MAYWOOD, IL – Hepatitis C drugs heal more than 90% of patients, but can cost more than $ 50,000 per patient.
Findings from a new study can lead to significant savings. Preliminary data from the study, co-led by a theoretical modeling researcher at Loyola University of Chicago's Stritch School of Medicine and Loyola Medicine, found that in 50 percent of patients, standard 12-week treatment could be shortened to only six weeks without compromise effectiveness.
"There is a potential to save up to 20 percent of the costs of hepatitis C drugs," said Harel Dahari, PhD, a researcher at Loyola, co-lead author of the study, along with Ohad Etzion, MD, Soroka University Medical Center, in Israel. The senior author is Amir Shlomai, MD, PhD, of Beilinson Hospital in Israel.
The study was presented Nov. 12 at the annual meeting of the American Association for the Study of Liver Diseases in San Francisco.
Dr. Dahari is co-director of the Experimental and Theoretical Modeling Program (PETM) in the hepatology division of Loyola Medicine and the Loyola University Chicago Stritch School of Medicine. Two other authors of Loyola are Susan Uprichard, PhD, co-director of PETM and associate professor in the department of microbiology and immunology and Scott Cotler, MD, chief of the hepatology division of Loyola Medicine and professor of medicine at Loyola University. Chicago Stritch School of Medicine.
Hepatitis C is an infection caused by a virus spread by contaminated blood. It can lead to liver damage, liver failure and liver cancer. It is estimated that 70 million people worldwide, including about three million in the United States, are chronically infected with hepatitis C.
A class of oral drugs called direct-acting anti-viral drugs (AADs) have revolutionized the treatment of hepatitis C. In more than 90% of patients, the drugs eliminate the virus and heal the patient with minimal side effects. But the high cost limits access and is a substantial financial burden for Medicare, Medicaid and private insurers.
"The treatment is currently standardized to be given for a certain period of time, usually 12 weeks, rather than being tailored for the individual patient," said Dr. Cotler.
In the new study, the researchers used a personalized medicine technique called model-based response-oriented therapy to reduce treatment times when possible. After patients underwent treatment for a few weeks, the researchers measured how much hepatitis C virus levels had declined. They used mathematical modeling to estimate how long it would take to completely eliminate the virus.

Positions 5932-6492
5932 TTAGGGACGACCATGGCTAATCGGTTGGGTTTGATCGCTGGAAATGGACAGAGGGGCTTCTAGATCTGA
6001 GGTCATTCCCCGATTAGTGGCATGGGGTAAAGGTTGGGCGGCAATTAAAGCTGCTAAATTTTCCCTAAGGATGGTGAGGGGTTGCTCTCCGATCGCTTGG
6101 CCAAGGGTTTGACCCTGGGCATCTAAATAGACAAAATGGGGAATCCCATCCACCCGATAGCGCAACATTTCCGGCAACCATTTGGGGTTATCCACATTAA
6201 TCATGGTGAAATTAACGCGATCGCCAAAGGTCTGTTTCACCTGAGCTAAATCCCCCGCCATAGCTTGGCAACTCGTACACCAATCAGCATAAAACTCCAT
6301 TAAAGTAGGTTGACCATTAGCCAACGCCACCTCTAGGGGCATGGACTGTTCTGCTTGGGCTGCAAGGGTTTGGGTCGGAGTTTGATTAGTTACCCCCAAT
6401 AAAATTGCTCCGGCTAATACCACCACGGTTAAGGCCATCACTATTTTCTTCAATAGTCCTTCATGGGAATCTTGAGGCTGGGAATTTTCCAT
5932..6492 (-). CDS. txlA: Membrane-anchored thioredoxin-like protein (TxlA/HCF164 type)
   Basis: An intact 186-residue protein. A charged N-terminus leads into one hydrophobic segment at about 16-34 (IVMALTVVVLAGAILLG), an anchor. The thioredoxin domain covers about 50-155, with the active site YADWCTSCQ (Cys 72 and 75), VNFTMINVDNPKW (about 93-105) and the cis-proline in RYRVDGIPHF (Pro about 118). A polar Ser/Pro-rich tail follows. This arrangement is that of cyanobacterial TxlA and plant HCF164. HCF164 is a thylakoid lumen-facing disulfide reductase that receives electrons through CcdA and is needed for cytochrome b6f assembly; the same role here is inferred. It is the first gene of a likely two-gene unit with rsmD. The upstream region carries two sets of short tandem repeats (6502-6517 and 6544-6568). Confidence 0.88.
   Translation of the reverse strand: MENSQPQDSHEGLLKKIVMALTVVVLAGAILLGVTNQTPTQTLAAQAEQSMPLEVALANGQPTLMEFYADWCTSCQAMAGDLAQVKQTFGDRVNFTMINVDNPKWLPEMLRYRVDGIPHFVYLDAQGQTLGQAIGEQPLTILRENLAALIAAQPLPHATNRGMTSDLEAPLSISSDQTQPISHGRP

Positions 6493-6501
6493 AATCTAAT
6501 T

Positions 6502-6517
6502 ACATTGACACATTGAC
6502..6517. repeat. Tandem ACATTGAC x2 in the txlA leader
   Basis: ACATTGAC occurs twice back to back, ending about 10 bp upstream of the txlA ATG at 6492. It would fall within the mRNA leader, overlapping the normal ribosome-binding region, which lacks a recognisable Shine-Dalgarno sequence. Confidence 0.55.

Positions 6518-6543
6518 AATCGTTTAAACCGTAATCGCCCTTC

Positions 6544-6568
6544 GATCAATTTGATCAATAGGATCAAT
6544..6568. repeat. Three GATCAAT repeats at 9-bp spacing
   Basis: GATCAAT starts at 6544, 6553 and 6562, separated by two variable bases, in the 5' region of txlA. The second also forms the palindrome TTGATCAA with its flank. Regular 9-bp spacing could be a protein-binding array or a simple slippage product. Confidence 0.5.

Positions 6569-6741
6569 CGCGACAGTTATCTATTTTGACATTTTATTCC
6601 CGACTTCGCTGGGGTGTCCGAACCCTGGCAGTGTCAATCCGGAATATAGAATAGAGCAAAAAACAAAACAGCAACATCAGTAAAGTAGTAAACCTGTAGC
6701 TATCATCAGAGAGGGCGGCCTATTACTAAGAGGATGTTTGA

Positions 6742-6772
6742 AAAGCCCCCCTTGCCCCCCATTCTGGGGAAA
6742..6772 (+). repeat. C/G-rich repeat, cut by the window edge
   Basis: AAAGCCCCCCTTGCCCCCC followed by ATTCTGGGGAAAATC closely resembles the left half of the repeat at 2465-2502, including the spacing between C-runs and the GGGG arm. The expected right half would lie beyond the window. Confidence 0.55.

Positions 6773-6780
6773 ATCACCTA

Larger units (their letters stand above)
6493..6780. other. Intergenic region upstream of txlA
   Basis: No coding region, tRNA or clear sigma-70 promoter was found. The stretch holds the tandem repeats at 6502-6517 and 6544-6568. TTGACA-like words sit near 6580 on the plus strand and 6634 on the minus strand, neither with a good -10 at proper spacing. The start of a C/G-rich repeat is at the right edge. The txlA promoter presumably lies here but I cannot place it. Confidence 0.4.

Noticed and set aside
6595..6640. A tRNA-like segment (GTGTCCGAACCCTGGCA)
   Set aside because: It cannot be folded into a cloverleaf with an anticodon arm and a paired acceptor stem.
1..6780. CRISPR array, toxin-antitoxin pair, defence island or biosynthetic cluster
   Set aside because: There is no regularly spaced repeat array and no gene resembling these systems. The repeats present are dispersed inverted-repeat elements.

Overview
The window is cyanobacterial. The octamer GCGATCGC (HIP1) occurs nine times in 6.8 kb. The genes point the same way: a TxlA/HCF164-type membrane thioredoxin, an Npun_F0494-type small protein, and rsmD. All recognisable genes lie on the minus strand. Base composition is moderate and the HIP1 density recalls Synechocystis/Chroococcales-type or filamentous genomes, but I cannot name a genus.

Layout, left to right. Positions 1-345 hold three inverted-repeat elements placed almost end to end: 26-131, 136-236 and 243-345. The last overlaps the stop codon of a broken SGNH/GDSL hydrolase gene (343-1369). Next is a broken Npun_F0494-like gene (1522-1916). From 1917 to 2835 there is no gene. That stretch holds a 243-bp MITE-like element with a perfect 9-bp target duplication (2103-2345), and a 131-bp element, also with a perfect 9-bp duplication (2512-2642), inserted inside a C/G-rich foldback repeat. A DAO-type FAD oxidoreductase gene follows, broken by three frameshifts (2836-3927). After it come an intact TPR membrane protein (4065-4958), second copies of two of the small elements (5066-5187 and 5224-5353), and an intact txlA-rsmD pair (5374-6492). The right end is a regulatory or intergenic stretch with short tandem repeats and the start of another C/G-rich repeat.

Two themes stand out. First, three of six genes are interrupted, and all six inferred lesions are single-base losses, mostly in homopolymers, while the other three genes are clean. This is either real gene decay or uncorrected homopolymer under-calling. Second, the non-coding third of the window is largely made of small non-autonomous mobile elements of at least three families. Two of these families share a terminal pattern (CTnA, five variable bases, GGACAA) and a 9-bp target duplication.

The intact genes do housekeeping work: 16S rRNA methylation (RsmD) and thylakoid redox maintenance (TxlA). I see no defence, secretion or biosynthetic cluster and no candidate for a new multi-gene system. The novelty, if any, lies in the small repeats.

The study included 22 patients so far. The mathematical modeling predicted that the treatment could be shortened for 10 weeks in one patient (five percent of the total patients), eight weeks in eight patients (36 percent) and six weeks in two patients (nine percent). The other 11 patients (50 percent) had to be treated by the 12-week standard.
Twenty-one patients remained virus-free. The only patient who relapsed had the most difficult form of treating the hepatitis C virus, known as genotype 3.
The proof-of-concept pilot study showed that the use of response-guided therapy to reduce treatment times is feasible. To validate the results, a large multicenter study is under way in Israel.
Dr. Dahari said that in addition to reducing costs, shorter treatment regimens would facilitate the treatment of patients with hepatitis C who have limited health insurance benefits.
The study was conducted with David Yardeni, MD, Anat Nevo-Shor, MD, Daniela Munteanu, MD, and Naim Abufreha, MD, Department of Gastroenterology and Hepatopathy, Soroka University Medical Center, Beesheba, Israel; Assaf Issachar, MD, Michal Cohen-Naftaly, MD, Orly Sneh Arbib, MD, and Marius Braun, MD, from the Liver Institute, Rabin Medical Center, Beilinson Hospital, Petah-Tikva, Israel; and Orna Mor, PhD, from the Central Laboratory of Virology, Ministry of Health, Sheba Medical Center, Israel.
The study is titled "Response-guided therapy with DAA shortens treatment durations in 50% of patients treated with HCV."
The study was supported in part by Clalit, a health services organization in Israel and the US National Institutes of Health.
Legal Notice: AAAS and EurekAlert! are not responsible for the accuracy of new releases published on EurekAlert! by contributing institutions or by using any information through the EurekAlert system.